But what if the warm and fuzzy feeling you have with someone who seems to be your academic soulmate turns out to be interstate – or overseas? Should you dismiss the potential supervision – and indeed, university – because of the problem of distance?

I have had friends who have had successful long distance relationships with doctoral supervisors. When my own MA supervisor spent a year interstate, she gave me the option of finding someone else. But when you feel you share so much in common – similar interests, opinions and a sense of humor and that strong sense of having met someone who should be in your life, you are as loathe to give them up in academia as in love, so we had a long distance supervision relationship.

How does long distance supervision work? The same as with love. Regular contact via email, skype, phone calls, and as many meetings face to face as you can both manage. But caution – it may not work for you. After all, out of sight can be out of mind. And when you, the candidate, are the one being dumped and duped long distance, the ramifications are great as the stakes are so high.

 

Then again, you could get lucky.

In the age of the internet, with so much support and information online, having access to a university data base means that you only need to be enrolled to take advantage of this and not in the same city as the campus. The computer doesn’t know if you are logging in from a few suburbs away or across the country. And Skype is free and convenient. It’s only a time zone, day and night problem if you are in different hemispheres, after all.

As I suggested to a fellow writer asking for advice, if you have kids, take them with you on a long weekend trip interstate and they can be part of the doctoral journey as well. I have known several people who have had great experiences with long distance academic supervision. 

Indeed, I kept my relationship with my MA supervisor together by emailing and skyping regularly. I would send my work to her each fortnight and she would send it back with comments. When she was down in Melbourne we would meet face to face. In fact, so highly did I regard her and her writing and teaching ability (for the record, the brilliant Alison Goodman) that when it was suggested I convert my MA to a PhD I refused as it would mean losing her as a supervisor. Like love again, meaningful academic supervision, when it works, should be jealously and carefully protected – I knew that I would learn more from Alison in my creative writing and how important that was as opposed to galloping through a doctorate for the sheer desire to have the ‘piece of paper’.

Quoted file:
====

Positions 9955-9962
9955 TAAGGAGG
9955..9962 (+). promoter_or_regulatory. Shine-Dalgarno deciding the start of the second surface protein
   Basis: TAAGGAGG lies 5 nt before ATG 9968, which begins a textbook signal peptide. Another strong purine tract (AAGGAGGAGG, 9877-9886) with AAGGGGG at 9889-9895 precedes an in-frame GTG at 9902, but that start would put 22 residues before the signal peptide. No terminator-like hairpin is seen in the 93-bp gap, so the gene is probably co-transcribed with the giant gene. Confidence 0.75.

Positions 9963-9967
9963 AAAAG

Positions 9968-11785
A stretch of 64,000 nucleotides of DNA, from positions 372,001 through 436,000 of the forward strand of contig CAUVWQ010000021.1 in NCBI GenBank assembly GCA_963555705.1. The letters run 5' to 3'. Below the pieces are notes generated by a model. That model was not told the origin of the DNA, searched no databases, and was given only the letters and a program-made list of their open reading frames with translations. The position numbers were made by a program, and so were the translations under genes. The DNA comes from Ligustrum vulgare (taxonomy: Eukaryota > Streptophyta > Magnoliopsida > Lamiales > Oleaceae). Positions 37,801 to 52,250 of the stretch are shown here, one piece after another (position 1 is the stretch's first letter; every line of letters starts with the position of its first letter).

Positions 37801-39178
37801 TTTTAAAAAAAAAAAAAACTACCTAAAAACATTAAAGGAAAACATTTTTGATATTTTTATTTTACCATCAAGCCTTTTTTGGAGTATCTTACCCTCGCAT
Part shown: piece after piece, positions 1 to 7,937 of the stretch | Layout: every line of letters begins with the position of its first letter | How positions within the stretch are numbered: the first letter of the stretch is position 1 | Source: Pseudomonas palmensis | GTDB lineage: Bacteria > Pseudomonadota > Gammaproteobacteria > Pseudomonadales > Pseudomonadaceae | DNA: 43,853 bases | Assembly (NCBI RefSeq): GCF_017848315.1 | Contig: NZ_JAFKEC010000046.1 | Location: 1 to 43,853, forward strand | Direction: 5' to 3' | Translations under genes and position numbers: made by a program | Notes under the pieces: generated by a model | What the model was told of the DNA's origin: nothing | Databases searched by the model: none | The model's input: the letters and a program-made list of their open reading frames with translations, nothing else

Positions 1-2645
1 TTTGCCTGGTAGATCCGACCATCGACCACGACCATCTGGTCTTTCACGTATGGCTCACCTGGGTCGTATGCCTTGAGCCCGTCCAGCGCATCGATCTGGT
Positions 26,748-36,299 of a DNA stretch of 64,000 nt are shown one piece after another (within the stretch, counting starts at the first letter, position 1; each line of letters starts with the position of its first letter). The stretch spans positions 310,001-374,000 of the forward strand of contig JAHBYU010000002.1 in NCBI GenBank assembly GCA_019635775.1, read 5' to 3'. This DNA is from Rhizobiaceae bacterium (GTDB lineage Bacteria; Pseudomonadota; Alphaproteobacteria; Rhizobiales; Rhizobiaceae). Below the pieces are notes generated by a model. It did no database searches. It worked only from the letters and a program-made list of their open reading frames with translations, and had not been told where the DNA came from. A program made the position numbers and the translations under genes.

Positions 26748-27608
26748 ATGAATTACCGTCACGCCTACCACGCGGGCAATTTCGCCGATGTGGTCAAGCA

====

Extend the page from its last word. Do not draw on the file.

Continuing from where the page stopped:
I do not regret my choice for a minute and hear Alison Goodman in my head every time I become lazy with my narrative, every time I lapse into tell not show, every time I miss a set up and pay off in the plot. Like true romantic love, brilliant academic supervision is a thing to be cherished and remembered forever.

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So, with location out of the way, how do you go about finding your perfect match?

How can you avoid becoming the victim of an academic narcissist? How do you avoid the cheaters, the lazy and the inept? And even worse, the leaches who will drain you for their own glory? If only there was an Academic Tinder App, where you could swipe the winners from the losers. But just as you have to venture beyond the surface when looking for love, to pays to ask some probing questions of your potential supervisor:

* what’s their track record? How many PhD students have they supervised successfully?

* Have they taken on too many candidates at once? Beware the academic slut who just wants the numbers!

* What’s their publication record? How recent is it? Are they keeping up with the latest in their field?

* Are they approachable? Do they reply to your overtures? Or are they not that into you?

* If you are offered joint supervision, are both academics willing to put in equal half time?

If you meet someone and it clicks, the list does tend to get thrown out of the window. In life and academic love however, passion isn’t the best way forward. If you have firm ground rules and expectations, you will hopefully avoid being swept along by infatuation and promises, only to be left broken hearted when it all goes pear shaped a year before you are supposed to hand in. In other words, the ideal place to start is for both you and your supervisor to be on the same page to begin with. I am all in favour of an ‘academic pre-nup’ where you produce a document outlining your expectations.

A contract now can save heartache later. As it stands, universities often make you sign one in what feels like your own blood, but you have a right to expect your pound of flesh from them – and your supervisor – as well. Remember, you represent MONEY to them. You, potential candidate, are a little gold mine. So don’t sell yourself short with shoddy supervision.  

 

 

One final thought. You know how there are many fish in the ocean when it comes to finding love? The same applies to academic supervision. Don’t imagine that the world will end if that one true academic love turns you down. If they turn out to be pushy, lazy or lacking in motivation…Have faith in yourself and your own worth, and if they don’t want you, it’s their great loss. Take your talent and energy elsewhere and make then rue the day they cast you aside. Your success, in academia as in love, is the best revenge after all.